Comparison of 3 immunochromatographic (ICT) assays for rapid detection of antibodies against severe acute respiratory syndrome coronavirus 2 (SARS-CoV-2) highlighted the importance of performing the serologic tests when the time since symptom onset was >1 week, as the sensitivity of the 3 ICT assays was higher during the second and third week of coronavirus disease 2019 (COVID-19), according to study results published in the European Journal of Clinical Microbiology & Infectious Diseases.
Researchers aimed to evaluate the following 3 ICT assays for immunoglobulin (Ig)M and IgG detection of COVID-19 in serum samples:
- Wondfo® SARS-CoV-2 Antibody Test (Lateral Flow Method) (Guangzhou Wondfo Biotech Co., Ltd., Guangzhou Province, China)
- Sienna™ COVID-19 IgG/IgM Rapid Test Cassette (T & D Diagnostics Canada Pvt, Ltd, Dartmouth, Nova Scotia, Canada)
- Prometheus™ 2019-nCoV IgG/IgM Test Cassette (Prometheus Bio Inc., Zhejiang Province, China).
Investigators considered real-time reverse transcription quantitative polymerase chain reaction (RT-qPCR) the reference for evaluation of the ICT strip assays. They collected a total of 145 serum samples between March 8 and April 2 at the Hospital Universitario La Paz in Madrid, Spain, from 2 groups of patients: 95 healthcare workers and 50 patients admitted to the emergency department (ED) with a positive RT-qPCR or high clinical suspicion for COVID-19. Researchers analyzed the overall performance as well as 3 different stages according to the time since symptom onset: early stage (first week), intermediate stage (second week), and late stage (third week).
Researchers tested all 145 samples with Sienna, 117 with Wondfo, and 89 with Prometheus. They obtained overall results of sensitivity, specificity, positive predictive value (PPV), and negative predictive value (NPV), respectively, as follows:
- Sienna: 64.4%, 75%, 85.5%, and 47.8%
- Wondfo: 45.2%, 81.8%, 80.5%, and 47.4%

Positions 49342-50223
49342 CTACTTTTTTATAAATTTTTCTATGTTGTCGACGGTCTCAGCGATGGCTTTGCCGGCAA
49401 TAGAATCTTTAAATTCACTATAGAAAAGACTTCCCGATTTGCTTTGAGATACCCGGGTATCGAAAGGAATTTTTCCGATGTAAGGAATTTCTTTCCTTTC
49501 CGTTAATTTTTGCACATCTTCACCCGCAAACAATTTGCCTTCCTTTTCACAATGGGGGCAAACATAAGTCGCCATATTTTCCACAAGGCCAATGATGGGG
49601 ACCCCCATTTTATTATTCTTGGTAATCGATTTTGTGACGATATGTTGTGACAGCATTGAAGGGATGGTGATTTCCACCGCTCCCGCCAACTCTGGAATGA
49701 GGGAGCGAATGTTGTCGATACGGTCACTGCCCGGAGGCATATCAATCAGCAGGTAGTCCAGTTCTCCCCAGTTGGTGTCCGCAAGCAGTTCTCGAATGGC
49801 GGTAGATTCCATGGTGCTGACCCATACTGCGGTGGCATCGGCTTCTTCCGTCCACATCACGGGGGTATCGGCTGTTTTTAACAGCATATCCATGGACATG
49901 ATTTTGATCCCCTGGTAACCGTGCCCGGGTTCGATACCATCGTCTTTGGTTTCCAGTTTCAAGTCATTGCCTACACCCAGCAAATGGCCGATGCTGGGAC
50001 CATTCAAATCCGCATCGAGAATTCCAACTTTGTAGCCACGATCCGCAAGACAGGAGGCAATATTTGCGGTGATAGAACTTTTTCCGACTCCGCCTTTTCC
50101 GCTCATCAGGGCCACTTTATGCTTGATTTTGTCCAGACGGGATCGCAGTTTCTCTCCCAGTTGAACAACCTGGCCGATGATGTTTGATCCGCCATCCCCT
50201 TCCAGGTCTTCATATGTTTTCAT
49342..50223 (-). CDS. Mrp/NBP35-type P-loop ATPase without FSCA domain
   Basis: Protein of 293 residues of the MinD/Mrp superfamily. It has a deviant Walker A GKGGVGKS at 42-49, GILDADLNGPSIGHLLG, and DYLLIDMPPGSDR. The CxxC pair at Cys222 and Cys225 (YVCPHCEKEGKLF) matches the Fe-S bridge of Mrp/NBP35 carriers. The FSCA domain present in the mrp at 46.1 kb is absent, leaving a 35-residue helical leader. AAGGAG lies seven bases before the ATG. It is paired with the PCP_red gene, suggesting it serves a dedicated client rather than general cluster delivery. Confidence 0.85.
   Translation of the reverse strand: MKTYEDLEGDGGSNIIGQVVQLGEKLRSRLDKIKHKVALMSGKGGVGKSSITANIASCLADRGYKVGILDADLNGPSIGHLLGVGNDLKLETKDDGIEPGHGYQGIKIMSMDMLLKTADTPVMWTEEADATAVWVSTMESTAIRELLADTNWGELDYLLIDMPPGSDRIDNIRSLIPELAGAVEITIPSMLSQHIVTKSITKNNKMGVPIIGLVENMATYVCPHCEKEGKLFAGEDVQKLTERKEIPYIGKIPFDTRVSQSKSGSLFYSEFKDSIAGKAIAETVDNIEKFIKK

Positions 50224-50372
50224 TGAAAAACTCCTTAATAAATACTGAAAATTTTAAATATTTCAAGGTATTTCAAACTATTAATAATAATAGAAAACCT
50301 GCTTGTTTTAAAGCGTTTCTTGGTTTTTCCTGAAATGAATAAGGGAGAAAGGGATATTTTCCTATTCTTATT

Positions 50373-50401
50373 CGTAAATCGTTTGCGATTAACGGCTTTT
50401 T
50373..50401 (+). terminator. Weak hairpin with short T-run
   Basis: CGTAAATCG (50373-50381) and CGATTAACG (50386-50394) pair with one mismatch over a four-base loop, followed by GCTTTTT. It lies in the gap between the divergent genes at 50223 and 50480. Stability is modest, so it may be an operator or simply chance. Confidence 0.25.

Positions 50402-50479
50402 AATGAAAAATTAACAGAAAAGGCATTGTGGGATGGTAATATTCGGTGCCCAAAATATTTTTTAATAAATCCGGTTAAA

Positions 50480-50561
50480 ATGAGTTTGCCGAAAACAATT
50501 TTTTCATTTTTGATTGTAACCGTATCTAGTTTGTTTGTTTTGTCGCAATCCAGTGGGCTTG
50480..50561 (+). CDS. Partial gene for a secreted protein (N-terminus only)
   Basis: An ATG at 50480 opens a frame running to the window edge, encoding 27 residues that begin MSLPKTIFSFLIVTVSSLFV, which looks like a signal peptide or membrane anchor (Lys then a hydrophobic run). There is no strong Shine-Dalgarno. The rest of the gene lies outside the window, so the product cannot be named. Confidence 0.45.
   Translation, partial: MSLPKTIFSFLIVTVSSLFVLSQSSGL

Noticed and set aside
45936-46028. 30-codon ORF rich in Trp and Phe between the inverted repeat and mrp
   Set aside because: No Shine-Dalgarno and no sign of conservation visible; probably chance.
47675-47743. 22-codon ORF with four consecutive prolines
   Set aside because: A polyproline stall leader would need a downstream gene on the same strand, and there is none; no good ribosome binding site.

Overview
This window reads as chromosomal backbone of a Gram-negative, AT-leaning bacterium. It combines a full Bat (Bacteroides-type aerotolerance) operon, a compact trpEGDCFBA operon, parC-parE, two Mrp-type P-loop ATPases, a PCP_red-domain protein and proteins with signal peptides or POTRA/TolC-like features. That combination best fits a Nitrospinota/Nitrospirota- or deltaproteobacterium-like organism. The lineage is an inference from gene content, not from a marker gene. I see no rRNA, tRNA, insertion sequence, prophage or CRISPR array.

- Prometheus: 75.5%, 12.5%, 51.4%, and 29.4%
The accuracy of the test was 67.6% with Sienna, 59% with Wondfo, and 47.2% with Prometheus, with a prevalence of COVID-19 of 69.7%, 62.4%, and 55.1% respectively.
When researchers performed the test in patients with <1 week (Sienna, n=67; Wondfo, n=63; Prometheus, n=60), between 7 and 14 days (Sienna, n=57; Wondfo, n=36; Prometheus, n=18), and >14 days (Sienna, n=18; Wondfo, n=15; Prometheus, n=10) since symptom onset, they obtained sensitivity, specificity, PPV, and NPV, respectively, as follows:
- Week 1: 36.6%, 84.6%, 78.9%, and 45.8%
- Week 2: 81.3%, 55.6%, 90.7%, and 35.7%
- Week 3: 100%, 66.7%, 75%, and 100%
- Week 1: 18.9%, 88.5%, 70%, and 43.4%
- Week 2: 74.1%, 55.6%, 83.3%, and 41.7%
- Week 3: 83.3%, 88.9%, 83.3%, and 88.9%
- Week 1: 68.8%, 8%, 51.1%, and 15.4%
- Week 2: 90.9%, 14.3%, 62.5%, and 50%
- Week 3: 100%, 25%, 25%, and 100%
Even though Prometheus presented a high sensitivity, the specificity was notably lower than the other 2 tests. Sienna showed the greatest contrast between sensitivity and
specificity, achieving the best accuracy, followed by Wondfo. In addition, the sensitivity of the 3 ICT assays was higher in the intermediate and late stages of the disease, highlighting the importance of performing the serologic tests when the time since the symptom onset is >1 week.
Considering the high rate of false positives when using Prometheus, investigators studied an extra 20 serum samples of randomly selected patients from 2018 as negative controls. Results confirmed a high percentage of false positive with Prometheus (35%); results for Sienna showed a much lower rate of false positives at 5%. Because of a lack of reagents, researchers did not perform this evaluation with Wondfo.
In addition to the interrupted availability of reagents, researchers listed 2 other key limitations. Differences between the group of healthcare workers and patients admitted to the ED may be a potential bias. In most healthcare workers, clinicians collected nasopharyngeal swabs and serum samples at the same time, and the time between symptom onset and serum sample collection was lower. On the other hand, patients admitted to the ED had a previous positive RT-qPCR or high clinical suspicion for COVID-19 and thus had more advanced stages of the disease, with higher rates of antibody production.
In addition, “the use of RT-qPCR as reference technique for the evaluation of serological test should be taken with care, since both techniques have different time windows for positivity during the course of the infection and RT-qPCR presented a substantial rate of false negatives,” noted the researchers.
Guedez-López GV, Alguacil-Guillén M, González-Donapetry P, et al; SARS-CoV-2 Working Group. Evaluation of three immunochromatographic tests for rapid detection of antibodies against SARS-CoV-2 [published online August 17, 2020]. J Clin Microbiol Infect Dis. doi:10.1007/s10096-020-04010-7
This article originally appeared on Infectious Disease Advisor